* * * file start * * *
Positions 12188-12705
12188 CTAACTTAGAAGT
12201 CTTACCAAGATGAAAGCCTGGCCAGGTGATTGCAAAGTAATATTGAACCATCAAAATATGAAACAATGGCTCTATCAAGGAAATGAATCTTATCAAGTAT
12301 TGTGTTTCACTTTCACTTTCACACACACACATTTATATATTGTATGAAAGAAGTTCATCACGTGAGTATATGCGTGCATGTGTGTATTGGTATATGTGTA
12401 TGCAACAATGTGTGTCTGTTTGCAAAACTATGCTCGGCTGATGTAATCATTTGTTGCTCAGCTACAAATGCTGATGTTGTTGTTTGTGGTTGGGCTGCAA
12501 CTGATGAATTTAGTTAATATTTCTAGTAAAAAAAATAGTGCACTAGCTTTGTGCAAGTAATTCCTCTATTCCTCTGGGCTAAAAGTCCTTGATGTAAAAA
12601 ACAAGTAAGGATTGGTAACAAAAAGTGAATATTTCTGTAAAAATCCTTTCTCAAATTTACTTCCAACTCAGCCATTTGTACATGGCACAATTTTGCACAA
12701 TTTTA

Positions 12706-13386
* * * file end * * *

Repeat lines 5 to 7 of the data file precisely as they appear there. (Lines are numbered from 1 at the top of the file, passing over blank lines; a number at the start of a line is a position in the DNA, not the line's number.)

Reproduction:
12401 TGCAACAATGTGTGTCTGTTTGCAAAACTATGCTCGGCTGATGTAATCATTTGTTGCTCAGCTACAAATGCTGATGTTGTTGTTTGTGGTTGGGCTGCAA
12501 CTGATGAATTTAGTTAATATTTCTAGTAAAAAAAATAGTGCACTAGCTTTGTGCAAGTAATTCCTCTATTCCTCTGGGCTAAAAGTCCTTGATGTAAAAA
12601 ACAAGTAAGGATTGGTAACAAAAAGTGAATATTTCTGTAAAAATCCTTTCTCAAATTTACTTCCAACTCAGCCATTTGTACATGGCACAATTTTGCACAA